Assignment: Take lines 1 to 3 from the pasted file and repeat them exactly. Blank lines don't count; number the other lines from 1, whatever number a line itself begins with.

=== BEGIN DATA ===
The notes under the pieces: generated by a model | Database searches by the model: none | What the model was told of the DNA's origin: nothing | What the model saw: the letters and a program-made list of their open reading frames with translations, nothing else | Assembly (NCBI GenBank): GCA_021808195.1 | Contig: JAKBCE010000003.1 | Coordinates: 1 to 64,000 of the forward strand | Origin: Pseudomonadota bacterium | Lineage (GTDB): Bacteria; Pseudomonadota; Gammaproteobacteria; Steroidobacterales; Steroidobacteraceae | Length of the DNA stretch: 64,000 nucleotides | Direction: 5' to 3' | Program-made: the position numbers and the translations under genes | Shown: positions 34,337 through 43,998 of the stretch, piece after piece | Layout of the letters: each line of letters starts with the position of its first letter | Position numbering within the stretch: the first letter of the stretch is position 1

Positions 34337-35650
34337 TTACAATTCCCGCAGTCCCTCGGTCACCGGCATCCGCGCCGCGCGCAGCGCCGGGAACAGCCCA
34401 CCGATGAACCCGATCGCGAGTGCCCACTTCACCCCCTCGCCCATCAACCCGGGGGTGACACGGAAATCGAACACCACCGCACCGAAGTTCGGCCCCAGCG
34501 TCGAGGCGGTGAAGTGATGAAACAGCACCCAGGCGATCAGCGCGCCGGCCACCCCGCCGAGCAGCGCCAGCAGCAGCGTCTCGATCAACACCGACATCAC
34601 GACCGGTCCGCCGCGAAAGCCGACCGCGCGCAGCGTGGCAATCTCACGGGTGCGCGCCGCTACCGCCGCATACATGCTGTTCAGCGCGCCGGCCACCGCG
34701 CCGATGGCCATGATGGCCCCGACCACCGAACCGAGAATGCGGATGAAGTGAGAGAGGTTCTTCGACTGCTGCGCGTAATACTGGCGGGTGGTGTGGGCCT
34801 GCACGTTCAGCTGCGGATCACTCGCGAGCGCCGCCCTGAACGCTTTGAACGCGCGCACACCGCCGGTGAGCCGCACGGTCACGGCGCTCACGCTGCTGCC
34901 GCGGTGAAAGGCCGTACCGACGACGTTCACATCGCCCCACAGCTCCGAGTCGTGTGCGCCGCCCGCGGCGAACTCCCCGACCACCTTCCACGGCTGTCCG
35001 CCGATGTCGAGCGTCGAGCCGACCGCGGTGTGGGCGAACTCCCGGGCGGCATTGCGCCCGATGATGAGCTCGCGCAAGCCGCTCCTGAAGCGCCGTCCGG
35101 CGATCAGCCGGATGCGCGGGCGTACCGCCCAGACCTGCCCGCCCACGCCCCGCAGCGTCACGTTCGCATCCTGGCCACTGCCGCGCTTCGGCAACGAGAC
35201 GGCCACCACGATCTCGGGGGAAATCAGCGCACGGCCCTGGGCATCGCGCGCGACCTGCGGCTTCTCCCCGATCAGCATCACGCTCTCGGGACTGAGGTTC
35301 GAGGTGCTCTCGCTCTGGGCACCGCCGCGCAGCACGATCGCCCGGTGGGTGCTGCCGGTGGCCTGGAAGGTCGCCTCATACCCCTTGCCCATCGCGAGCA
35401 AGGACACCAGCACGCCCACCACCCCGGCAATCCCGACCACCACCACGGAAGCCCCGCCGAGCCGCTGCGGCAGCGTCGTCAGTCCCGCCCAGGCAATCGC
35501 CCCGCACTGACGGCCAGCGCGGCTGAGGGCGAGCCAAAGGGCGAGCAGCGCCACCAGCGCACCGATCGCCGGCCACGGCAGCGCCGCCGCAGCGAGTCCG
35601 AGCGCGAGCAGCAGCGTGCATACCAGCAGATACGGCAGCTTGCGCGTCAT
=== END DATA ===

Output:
The notes under the pieces: generated by a model | Database searches by the model: none | What the model was told of the DNA's origin: nothing | What the model saw: the letters and a program-made list of their open reading frames with translations, nothing else | Assembly (NCBI GenBank): GCA_021808195.1 | Contig: JAKBCE010000003.1 | Coordinates: 1 to 64,000 of the forward strand | Origin: Pseudomonadota bacterium | Lineage (GTDB): Bacteria; Pseudomonadota; Gammaproteobacteria; Steroidobacterales; Steroidobacteraceae | Length of the DNA stretch: 64,000 nucleotides | Direction: 5' to 3' | Program-made: the position numbers and the translations under genes | Shown: positions 34,337 through 43,998 of the stretch, piece after piece | Layout of the letters: each line of letters starts with the position of its first letter | Position numbering within the stretch: the first letter of the stretch is position 1

Positions 34337-35650
34337 TTACAATTCCCGCAGTCCCTCGGTCACCGGCATCCGCGCCGCGCGCAGCGCCGGGAACAGCCCA